At 8:45pm on Boxing Day 2021, I found myself running on a beach in the dark, barefoot and grinning wearing only a pair of running shorts. Minutes before, I had been sitting on a couch about to watch TV with my wife. 10 days later, I had Covid-19 and was finding it hard to walk up the stairs at age 38.
A busy Christmas full of food and drink, combined with the 2-hour drive to Sunshine Beach that afternoon had us both feeling lethargic.
Walking into the living room after the kids were asleep, I was weighing up showering and settling in, or going for a jog to burn off some energy.
Channeling my new David Goggins-inspired motivation, I made the call to do the hard thing. A run it would be.
Opening the door and into the night I instantly knew I’d made the right decision; the night felt friendly and welcoming. It felt right.
A short walk from the house and I was on the beach — the scene morphing from pitch blank to muted greys and whites as my eyes adjusted to the dark.
By 8:45pm, 90s hard rock music was cranking in my ears and the tidal zone shimmered ahead of me in the moonlight like a lake. With every stride, my foot landed on the reflection of the night sky and I half expected to sink. I never did. Sand crabs scattered as the vibrations of my feet drove them away from their night scavenging. One even latched onto my foot for a time.
For the first time in a long time, I felt completely and utterly in tune with the world (and without sounding like a full hippy, the universe).
Around 12kms in though, my toes started blistering as the refreshingly cool sand turned into sandpaper. I ended the run at 15kms, and despite the bruised toes and aching calves, was on a high for days.
On New Years Eve 2021, I went for another jog, still buzzing. But the first happy steps quickly turned into a confused and laborious plod as my body quickly sheened under a thick film of sweat. Now I sweat a lot at the best of times, but instant sweat was new. “Maybe it’s the weather and the drinks last night?” I said to myself as I puffed up and down the trails. A few days later another run felt the same. 2 days later I tested positive to Covid-19.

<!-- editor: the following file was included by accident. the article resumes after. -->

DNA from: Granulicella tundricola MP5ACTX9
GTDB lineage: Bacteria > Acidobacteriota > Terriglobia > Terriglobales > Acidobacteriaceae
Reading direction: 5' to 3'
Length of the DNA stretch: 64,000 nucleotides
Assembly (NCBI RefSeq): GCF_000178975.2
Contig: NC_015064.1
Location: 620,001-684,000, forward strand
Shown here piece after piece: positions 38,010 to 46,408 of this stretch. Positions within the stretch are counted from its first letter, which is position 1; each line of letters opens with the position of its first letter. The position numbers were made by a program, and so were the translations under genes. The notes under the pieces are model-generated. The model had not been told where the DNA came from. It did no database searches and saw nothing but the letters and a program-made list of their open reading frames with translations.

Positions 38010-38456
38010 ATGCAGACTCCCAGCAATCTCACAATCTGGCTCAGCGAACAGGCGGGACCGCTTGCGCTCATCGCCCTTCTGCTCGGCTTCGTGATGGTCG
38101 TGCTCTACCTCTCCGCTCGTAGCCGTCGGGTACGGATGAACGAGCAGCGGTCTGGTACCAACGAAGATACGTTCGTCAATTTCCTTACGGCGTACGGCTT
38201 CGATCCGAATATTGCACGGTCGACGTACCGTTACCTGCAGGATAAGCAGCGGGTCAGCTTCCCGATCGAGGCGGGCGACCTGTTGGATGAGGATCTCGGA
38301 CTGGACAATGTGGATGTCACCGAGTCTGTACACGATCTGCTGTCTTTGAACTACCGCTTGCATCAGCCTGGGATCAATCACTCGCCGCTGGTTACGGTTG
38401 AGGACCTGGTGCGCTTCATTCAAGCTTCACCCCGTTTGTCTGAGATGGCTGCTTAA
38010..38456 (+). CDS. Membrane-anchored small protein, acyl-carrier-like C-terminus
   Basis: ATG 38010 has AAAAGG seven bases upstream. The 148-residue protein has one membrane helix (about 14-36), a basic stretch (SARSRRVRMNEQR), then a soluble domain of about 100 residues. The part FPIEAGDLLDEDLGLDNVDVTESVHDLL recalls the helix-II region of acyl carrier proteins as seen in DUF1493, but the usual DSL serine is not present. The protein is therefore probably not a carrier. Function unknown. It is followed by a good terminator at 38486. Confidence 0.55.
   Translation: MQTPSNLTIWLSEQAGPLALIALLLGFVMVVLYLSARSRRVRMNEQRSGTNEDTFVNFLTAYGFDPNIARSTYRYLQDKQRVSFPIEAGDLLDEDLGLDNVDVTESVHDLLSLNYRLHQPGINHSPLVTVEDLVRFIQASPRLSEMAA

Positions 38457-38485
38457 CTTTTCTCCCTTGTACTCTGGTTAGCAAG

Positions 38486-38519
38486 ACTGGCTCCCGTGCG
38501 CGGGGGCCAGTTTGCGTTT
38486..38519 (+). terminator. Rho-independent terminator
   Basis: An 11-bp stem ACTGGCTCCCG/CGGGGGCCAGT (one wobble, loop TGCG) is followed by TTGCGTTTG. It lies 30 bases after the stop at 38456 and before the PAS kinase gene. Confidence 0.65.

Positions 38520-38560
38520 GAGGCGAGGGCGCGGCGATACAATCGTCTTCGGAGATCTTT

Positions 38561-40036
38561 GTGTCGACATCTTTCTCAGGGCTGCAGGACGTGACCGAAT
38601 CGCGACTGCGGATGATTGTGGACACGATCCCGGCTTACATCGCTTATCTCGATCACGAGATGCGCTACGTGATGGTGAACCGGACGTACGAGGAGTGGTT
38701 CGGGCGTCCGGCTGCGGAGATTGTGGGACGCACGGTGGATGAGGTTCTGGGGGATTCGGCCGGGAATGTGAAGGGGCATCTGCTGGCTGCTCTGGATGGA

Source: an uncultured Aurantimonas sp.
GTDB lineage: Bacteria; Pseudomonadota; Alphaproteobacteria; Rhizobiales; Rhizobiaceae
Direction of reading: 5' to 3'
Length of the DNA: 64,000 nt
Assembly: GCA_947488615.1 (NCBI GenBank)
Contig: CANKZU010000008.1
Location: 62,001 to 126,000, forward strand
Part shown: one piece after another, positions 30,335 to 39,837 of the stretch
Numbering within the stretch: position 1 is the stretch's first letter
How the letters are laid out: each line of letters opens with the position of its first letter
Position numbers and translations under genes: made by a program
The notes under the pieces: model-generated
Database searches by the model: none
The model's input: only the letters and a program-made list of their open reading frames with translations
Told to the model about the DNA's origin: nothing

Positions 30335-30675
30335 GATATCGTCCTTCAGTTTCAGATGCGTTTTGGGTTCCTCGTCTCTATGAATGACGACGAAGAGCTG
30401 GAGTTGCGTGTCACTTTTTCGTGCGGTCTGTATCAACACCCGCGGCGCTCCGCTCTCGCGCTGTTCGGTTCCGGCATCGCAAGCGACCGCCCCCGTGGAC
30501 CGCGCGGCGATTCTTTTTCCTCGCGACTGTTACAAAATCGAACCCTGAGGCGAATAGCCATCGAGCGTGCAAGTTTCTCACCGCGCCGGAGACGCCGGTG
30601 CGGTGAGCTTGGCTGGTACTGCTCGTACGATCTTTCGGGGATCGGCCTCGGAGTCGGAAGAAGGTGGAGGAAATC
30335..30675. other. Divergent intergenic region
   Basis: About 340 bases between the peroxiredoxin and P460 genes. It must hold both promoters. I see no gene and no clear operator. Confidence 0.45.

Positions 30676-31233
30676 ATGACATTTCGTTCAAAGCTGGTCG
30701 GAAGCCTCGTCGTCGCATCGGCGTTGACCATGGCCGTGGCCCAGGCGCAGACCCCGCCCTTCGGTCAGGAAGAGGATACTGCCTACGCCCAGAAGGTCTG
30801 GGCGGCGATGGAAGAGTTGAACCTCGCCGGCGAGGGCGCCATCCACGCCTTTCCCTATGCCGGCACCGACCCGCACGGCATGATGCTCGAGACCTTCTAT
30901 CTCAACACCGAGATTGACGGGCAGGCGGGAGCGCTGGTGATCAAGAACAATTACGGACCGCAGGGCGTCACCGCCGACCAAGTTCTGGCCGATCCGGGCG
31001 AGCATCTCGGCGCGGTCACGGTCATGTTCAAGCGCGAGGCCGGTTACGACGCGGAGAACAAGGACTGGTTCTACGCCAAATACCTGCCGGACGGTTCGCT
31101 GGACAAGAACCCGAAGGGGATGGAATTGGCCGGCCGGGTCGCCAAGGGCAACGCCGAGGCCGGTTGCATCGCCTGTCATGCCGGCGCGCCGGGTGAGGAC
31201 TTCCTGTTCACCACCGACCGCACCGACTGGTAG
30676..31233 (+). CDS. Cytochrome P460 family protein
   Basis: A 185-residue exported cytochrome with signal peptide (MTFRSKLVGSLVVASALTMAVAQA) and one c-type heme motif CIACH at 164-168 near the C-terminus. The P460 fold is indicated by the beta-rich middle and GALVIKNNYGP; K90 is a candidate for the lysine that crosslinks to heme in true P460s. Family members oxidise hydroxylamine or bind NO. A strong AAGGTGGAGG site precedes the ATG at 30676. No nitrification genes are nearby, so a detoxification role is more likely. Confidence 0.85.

The infection itself hung around till mid-January, at which point I left it another week and started training again, this time aiming to use what I’d gleaned in both books (particularly Roll’s) to get a good strong foundation built.
I’d seen promotions for the Noosa Ultra Trail happening in late March this year, and had initially thought of doing the 25km race. But after going through Covid-19 and reading the books, I decided the 50kms would be a more ambitious goal. I’d run 12 half marathon distances during 2021, but had struggled to mentally grasp a marathon before. Further made sense; I could kill two birds with one stone.
On the 19th of January, I registered for the 50km and set about putting a plan together.
I’ll be updating this blog periodically as I go through the journey of preparing for and competing in the Noosa Ultra Trail, as well as what happens after.
Note: This is not quite a snap decision made in the heat of the moment with no running history (it’s probably not that great for your body to do this kind of distance/event without any base fitness so my advice is start small and slow). I’ve been running consistently since late 2018 when I realised I’d been trending towards being a lazy slob for the best part of 7 years. I’ve probably only been taking distance a bit more seriously since 2021.